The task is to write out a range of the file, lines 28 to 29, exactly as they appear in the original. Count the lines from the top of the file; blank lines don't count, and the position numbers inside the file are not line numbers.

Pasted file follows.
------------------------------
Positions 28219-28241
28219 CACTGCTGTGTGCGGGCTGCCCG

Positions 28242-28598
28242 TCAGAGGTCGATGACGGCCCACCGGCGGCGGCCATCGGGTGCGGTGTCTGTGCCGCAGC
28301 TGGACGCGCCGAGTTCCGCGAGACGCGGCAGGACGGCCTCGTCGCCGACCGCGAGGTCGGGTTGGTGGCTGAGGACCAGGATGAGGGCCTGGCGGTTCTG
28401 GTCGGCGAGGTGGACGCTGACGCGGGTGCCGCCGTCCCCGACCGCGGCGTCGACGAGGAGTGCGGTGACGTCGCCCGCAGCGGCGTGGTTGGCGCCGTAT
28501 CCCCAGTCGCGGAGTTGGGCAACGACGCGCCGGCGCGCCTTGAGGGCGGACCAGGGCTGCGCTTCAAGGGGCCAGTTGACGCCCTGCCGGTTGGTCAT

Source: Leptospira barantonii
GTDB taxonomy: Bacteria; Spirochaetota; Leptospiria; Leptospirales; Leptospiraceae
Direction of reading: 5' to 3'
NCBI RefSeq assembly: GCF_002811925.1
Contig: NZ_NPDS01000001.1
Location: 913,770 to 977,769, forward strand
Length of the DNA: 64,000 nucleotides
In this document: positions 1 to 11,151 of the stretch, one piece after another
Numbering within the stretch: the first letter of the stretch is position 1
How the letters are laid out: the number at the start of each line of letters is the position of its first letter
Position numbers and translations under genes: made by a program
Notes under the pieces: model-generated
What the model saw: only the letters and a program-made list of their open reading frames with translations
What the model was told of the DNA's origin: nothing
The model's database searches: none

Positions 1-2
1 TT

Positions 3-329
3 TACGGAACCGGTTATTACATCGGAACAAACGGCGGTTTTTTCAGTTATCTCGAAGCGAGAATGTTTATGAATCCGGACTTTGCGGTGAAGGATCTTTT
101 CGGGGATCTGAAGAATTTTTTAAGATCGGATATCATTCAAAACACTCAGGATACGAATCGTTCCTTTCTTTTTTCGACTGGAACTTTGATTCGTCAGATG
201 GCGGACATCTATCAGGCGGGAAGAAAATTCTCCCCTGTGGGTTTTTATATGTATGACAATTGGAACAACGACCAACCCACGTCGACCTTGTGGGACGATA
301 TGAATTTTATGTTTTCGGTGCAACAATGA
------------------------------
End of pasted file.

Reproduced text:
201 GCGGACATCTATCAGGCGGGAAGAAAATTCTCCCCTGTGGGTTTTTATATGTATGACAATTGGAACAACGACCAACCCACGTCGACCTTGTGGGACGATA
301 TGAATTTTATGTTTTCGGTGCAACAATGA